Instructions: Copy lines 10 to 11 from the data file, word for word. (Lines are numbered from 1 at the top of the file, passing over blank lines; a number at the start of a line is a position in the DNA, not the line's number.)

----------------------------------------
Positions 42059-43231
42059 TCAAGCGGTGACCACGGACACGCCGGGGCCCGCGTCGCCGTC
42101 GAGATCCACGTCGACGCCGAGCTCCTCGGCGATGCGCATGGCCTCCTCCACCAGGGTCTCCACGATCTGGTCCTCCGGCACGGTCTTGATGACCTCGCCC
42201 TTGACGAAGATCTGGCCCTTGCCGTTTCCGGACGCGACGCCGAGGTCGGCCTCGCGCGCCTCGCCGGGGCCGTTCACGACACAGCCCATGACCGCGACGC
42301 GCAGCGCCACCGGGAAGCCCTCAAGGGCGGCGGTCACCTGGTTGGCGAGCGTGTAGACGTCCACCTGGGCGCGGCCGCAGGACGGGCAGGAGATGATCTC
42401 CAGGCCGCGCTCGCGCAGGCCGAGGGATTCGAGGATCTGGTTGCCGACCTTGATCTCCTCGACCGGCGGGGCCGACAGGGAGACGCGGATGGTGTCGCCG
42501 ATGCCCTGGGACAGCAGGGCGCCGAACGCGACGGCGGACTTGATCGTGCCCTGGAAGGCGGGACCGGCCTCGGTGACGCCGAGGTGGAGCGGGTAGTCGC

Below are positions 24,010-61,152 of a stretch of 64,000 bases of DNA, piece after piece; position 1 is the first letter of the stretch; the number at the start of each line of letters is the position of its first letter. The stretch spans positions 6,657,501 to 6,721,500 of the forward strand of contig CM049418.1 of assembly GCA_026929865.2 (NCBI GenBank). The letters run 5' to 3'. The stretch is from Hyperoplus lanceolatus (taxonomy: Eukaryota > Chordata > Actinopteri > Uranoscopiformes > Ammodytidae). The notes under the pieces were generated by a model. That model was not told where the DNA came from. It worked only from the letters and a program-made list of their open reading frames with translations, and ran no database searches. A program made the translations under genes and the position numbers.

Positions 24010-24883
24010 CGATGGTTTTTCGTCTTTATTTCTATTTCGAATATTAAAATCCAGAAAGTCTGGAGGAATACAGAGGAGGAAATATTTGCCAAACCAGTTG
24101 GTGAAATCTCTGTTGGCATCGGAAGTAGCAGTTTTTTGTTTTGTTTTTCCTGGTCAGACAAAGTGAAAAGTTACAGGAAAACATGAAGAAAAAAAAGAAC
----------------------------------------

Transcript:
24010 CGATGGTTTTTCGTCTTTATTTCTATTTCGAATATTAAAATCCAGAAAGTCTGGAGGAATACAGAGGAGGAAATATTTGCCAAACCAGTTG
24101 GTGAAATCTCTGTTGGCATCGGAAGTAGCAGTTTTTTGTTTTGTTTTTCCTGGTCAGACAAAGTGAAAAGTTACAGGAAAACATGAAGAAAAAAAAGAAC